TEFL Quiz: How Much Do You Know About May 1?
Every year for the past several, I’ve had a day off that people at home haven’t: the first of May, for International Labour Day, or May Day. People at home are often surprised to hear that nearly every country in the world marks a holiday that the they (and, according to Wikipedia, Canadians) do not, and people I’ve met abroad are equally surprised at this. As I did my duty and avoided work yesterday, I thought today would be the perfect opportunity to hold forth on some factoids about the May Day, phrased as a true/false quiz which you can give to your students…maybe next year?
See how much you know about this day:
1. May Day was originally the commemoration of the Haymarket protests in Chicago in 1886.
2. Labor Day in the US falls in September.
3. On this day, workers work extra hours to celebrate.
4. In the US, May 1 is a legal – though not federal – holiday called Loyalty Day.
5. Some people in the US traditionally celebrated May Day by giving baskets of flowers and candy to neighbors and friends.
All according to the all-powerful Wikipedia.
3. False. People on a salary generally get the day off; if you work in the service sector and get paid by the hour, don’t count on it.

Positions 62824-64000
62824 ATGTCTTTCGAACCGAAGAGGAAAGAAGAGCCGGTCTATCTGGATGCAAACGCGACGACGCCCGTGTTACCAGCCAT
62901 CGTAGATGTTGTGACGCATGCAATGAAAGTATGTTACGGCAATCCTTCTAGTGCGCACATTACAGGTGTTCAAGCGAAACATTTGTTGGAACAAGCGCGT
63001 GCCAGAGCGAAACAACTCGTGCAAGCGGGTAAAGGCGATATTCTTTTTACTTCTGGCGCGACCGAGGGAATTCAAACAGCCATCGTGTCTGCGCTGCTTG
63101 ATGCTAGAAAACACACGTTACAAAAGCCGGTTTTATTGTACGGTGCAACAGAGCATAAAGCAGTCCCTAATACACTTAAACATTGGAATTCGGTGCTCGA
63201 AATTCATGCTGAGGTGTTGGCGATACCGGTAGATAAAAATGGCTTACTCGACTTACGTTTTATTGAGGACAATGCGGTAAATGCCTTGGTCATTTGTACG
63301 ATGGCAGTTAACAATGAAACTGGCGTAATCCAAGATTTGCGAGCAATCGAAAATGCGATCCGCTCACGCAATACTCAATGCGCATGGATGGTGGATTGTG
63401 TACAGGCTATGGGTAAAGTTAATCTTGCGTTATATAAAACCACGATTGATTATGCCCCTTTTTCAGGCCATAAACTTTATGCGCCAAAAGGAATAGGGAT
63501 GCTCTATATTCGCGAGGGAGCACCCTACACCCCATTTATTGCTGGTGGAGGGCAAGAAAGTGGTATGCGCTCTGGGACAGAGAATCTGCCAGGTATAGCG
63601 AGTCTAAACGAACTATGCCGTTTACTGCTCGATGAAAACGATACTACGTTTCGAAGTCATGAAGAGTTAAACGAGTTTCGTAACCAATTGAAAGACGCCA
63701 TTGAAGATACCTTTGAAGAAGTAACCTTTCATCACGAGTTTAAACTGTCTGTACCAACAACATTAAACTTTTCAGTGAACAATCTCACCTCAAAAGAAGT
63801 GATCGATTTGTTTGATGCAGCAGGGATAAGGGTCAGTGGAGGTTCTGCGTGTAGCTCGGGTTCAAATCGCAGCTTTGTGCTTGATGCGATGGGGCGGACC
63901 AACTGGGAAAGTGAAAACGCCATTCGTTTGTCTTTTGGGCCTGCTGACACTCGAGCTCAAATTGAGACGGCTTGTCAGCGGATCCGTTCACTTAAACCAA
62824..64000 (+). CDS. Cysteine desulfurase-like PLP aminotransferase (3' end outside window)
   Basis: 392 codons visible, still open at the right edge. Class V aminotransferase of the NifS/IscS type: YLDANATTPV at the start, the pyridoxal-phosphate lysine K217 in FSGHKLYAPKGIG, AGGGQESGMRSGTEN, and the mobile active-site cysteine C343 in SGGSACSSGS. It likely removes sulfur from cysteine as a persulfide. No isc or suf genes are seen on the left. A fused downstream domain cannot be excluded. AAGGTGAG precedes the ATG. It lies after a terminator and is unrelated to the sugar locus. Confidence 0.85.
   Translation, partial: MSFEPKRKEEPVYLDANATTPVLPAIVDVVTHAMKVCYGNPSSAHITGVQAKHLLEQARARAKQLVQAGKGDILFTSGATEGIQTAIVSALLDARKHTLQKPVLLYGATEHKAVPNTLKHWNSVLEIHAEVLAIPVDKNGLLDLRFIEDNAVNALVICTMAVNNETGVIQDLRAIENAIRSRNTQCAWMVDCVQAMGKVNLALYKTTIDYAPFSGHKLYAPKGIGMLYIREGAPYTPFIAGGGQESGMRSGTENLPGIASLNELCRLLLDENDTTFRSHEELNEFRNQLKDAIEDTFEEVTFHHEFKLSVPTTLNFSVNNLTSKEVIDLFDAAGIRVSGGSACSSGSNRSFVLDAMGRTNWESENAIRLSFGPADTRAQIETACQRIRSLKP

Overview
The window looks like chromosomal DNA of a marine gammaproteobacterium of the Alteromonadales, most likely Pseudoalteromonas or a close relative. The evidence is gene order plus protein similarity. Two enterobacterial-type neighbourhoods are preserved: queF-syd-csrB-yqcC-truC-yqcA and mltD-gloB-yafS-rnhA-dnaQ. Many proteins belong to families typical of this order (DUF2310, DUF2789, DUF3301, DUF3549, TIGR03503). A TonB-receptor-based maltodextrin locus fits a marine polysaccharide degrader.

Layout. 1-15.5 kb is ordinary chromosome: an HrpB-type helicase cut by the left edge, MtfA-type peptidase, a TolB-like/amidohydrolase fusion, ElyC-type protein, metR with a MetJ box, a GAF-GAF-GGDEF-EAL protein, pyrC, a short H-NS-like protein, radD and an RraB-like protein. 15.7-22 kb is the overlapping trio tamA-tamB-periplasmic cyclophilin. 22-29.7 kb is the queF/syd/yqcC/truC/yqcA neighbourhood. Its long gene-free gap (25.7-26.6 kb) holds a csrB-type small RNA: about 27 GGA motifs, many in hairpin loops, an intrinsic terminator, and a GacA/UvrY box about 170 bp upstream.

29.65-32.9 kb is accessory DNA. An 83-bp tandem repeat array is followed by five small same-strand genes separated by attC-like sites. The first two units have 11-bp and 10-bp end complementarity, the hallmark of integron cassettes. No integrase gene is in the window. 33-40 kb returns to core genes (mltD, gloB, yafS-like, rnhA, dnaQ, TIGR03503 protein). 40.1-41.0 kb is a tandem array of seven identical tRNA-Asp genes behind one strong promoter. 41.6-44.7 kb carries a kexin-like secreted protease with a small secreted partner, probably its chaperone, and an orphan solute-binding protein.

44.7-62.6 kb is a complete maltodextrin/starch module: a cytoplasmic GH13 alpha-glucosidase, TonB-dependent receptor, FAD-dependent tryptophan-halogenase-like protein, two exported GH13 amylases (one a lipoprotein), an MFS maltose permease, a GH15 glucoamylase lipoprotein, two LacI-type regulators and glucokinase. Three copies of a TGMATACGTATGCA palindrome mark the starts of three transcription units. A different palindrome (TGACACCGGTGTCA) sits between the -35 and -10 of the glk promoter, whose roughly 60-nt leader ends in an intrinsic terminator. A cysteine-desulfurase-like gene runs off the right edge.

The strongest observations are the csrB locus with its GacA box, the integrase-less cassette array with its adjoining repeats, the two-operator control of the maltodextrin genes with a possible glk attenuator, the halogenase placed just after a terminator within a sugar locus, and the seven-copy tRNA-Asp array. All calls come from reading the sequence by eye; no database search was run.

4. True (!) Wikipedia says Loyalty Day is “a day set aside for the reaffirmation of loyalty to the United States and for the recognition of the heritage of American freedom.” Wowsers!
5. True. My mother participated in this as a child, but after moving to a new town and telling other kids about it, they called her a socialist. Hmm…maybe this is why I’ve spent so much time in Eastern Europe…subliminal influences growing up…
All kidding aside, while I might not give this particular quiz in class, if you’ve got ten or fifteen minutes to kill and access to either reference material or Internet, you might have your students work in pairs or small groups to generate a true/false or multiple choice quiz for the other groups. With a little more planning, you could gear it around practicing past simple, the passive, relative clauses or some other structure…but don’t give your students too much work on International Labour Day.